There was some surprise, but no real shock, when the KC Royals added infielder Maikel García to their 40-man roster last November. They made the move to protect García from the December Rule 5 Draft that ultimately fell victim to the MLB lockout; had they not, and the draft been held, the club might still be kicking itself if he’d been taken, stayed in the majors this season per Rule 5 design, and hit as well for some other club as he’s been hitting this year.
After all, García started this season at Northwest Arkansas and quickly made himself quite at home with Double-A pitching, liking it so much that his .291 average and .369 OBP compelled Kansas City to summon him to help replace 10 Royals whose unvaccinated status disqualified them from a three-game series in Toronto. And his 27 stolen bases didn’t hurt.
García played only once, but the Royals called him back up July 28. He hit .318 (7-for-23) with a .348 OBP in nine games before the club elected to send him back to the minors.
There was no return trip to Double-A, though; instead, García headed for Triple-A Omaha, where he’s slashing .290/.344/.493 with six homers, 24 RBIs and 11 steals in 33 games.
But is Omaha the right place for García? Will the Royals make a mistake if they don’t bring him up for the last two weeks of their 2022 campaign?
The KC Royals should consider recalling Maikel García for the season.
Kansas City is taking its next-to-last day off today before playing out the final 15 games of a disappointing season. Those are 15 games the Royals can afford to play García—the only things left for them to accomplish are spoiling other clubs’ postseason hopes (they’re already blowing that), avoiding a 100-loss season (too close to call), and staying out of last place (also too close to call).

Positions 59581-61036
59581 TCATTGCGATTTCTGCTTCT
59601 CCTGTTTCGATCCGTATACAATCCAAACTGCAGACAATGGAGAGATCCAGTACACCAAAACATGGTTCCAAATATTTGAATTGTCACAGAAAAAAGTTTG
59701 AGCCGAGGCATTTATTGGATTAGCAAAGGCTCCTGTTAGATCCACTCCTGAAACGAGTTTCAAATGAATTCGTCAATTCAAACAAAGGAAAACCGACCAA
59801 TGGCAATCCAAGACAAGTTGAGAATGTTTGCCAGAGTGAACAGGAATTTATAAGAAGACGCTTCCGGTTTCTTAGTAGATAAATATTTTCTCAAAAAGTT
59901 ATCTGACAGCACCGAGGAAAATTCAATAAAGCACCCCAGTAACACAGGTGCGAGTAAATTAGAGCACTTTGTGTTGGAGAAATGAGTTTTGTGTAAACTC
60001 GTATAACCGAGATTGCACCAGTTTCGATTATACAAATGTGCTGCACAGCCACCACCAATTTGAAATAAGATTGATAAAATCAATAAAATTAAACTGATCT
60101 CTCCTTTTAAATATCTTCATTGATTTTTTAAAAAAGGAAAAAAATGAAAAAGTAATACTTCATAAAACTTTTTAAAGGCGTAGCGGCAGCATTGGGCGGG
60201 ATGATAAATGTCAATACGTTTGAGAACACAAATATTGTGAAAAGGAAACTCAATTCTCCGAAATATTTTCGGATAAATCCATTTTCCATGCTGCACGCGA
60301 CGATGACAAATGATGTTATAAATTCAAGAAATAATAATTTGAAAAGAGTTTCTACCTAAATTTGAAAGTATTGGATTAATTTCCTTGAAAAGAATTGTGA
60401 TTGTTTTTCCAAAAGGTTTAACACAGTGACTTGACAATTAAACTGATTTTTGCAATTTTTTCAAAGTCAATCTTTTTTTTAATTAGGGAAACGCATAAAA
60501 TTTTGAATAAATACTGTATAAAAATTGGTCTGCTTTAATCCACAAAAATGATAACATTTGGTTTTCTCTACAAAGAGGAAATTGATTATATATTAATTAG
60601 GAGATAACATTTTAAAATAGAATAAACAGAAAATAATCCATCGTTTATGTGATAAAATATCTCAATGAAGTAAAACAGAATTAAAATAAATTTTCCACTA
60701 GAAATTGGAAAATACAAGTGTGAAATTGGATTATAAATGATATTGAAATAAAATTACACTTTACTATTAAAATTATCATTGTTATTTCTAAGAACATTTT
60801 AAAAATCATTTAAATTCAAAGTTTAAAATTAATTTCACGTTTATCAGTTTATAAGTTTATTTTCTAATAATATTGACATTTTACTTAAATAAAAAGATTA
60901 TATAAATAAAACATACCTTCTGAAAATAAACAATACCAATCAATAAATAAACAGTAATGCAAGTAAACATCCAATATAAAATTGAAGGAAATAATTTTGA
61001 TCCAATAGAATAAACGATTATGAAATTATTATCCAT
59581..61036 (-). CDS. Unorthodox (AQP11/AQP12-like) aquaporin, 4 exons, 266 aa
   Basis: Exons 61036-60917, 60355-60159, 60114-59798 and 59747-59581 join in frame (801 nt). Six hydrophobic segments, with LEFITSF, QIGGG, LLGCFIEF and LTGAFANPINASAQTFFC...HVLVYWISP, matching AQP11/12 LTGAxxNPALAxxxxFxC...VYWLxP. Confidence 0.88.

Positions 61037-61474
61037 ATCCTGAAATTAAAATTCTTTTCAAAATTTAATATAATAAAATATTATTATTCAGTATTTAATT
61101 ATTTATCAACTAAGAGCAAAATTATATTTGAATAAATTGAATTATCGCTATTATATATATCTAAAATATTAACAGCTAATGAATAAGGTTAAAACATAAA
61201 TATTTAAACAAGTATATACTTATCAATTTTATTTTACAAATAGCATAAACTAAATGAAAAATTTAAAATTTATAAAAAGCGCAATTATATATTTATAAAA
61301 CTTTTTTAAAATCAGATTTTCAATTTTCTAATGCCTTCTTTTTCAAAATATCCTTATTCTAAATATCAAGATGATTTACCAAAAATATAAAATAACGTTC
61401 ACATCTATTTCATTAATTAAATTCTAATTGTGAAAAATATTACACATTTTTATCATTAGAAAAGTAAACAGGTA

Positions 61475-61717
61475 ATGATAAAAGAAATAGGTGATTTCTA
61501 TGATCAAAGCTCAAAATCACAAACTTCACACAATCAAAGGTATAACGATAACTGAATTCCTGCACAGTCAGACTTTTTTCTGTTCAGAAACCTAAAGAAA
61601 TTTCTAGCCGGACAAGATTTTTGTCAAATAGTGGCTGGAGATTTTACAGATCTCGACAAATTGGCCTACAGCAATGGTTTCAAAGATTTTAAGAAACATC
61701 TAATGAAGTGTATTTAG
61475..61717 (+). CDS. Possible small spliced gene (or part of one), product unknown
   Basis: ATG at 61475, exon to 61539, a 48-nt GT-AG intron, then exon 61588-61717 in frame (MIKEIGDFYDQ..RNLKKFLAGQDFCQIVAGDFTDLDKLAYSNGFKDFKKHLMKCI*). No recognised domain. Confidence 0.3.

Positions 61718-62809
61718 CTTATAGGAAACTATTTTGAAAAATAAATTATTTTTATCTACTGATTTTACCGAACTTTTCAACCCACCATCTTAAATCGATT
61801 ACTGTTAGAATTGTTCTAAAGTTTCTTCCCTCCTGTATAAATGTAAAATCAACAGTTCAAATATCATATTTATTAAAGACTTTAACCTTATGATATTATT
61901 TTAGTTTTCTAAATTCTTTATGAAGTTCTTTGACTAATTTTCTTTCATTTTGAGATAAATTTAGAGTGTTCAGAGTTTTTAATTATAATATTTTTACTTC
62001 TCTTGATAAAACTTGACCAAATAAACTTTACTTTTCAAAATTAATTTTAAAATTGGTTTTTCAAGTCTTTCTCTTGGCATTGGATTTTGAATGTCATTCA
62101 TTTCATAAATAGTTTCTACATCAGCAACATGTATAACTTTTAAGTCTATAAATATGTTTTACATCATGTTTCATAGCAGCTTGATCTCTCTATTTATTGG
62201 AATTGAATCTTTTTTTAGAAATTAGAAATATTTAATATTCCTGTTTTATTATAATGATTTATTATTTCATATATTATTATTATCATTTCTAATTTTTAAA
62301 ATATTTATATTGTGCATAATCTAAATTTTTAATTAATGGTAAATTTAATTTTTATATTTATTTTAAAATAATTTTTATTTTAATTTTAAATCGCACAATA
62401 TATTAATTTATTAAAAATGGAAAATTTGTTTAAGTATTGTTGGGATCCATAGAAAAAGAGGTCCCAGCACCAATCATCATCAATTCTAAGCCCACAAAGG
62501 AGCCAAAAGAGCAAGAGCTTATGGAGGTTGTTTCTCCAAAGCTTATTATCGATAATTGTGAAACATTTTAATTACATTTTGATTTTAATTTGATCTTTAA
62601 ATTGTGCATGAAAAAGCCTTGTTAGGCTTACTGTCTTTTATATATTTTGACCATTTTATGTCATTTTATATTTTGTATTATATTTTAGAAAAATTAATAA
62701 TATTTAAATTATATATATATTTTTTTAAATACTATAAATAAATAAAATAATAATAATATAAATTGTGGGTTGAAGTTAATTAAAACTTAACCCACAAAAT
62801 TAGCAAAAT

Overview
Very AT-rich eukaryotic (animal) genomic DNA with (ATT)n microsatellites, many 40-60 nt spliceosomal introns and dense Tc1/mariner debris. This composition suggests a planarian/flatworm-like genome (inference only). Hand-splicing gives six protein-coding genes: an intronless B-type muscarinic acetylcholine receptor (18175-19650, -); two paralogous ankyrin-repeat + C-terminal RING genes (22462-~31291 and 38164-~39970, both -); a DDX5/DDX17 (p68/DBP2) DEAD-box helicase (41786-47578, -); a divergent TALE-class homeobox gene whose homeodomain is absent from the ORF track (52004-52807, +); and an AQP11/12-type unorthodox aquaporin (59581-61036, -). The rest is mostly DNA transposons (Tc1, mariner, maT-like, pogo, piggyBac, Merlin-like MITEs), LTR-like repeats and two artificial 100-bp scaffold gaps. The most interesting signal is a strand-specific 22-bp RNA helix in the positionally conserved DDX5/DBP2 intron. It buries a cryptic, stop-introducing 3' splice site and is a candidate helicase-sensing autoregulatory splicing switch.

KC, then, has a chance to resume test driving García in a young infield clearly taking shape for 2023. Rookies Vinnie Pasquantino and Michael Massey are set at first and second bases, and the Royals switching Bobby Witt Jr. back and forth between shortstop and third may suggest a willingness to end with Witt the hot corner uncertainty the club created when it shipped Mike Moustakas to Milwaukee in 2018.
The Royals have two primary shortstop candidates—Nicky Lopez and Adalberto Mondesi—if they opt for Witt at third next year. But with Lopez’s superb .300 season looking more and more like an outlier (he’s hitting .233), a utility role is probably in his future. And the club simply can’t count on the oft-injured Mondesi anymore.
Enter García, the most advanced minor league shortstop in the organization. Call him up for Tuesday night’s home series opener with Minnesota, insert him between Witt at third and Massey and second, and see what happens over the next 15 games.
Playing García every day down the stretch should give him at least 50 more big league plate appearances and, perhaps more importantly, an opportunity to work on his defense, the part of his game most in need of improvement. And the club can get more looks at the infield alignment that may be its best choice for next season.
Missing those opportunities could be a mistake the Royals shouldn’t make.
And bringing García back isn’t terribly complicated—he’s already on the 40-man roster, so only an active roster spot need be opened. Ryan O’Hearn or one of the young outfielders who’s already played a good bit this season are the logical choices, but the Royals’ curious attachment to O’Hearn continues.
Some, notably those angered by Saturday’s demotion of Nick Pratto to Omaha, might question recalling García this late. But the situations are different—Pratto can benefit from spending the rest of Omaha’s season there, while García can benefit from joining the Royals for the rest of their season.
Kansas City should recall Maikel García. They might be making a mistake if they don’t.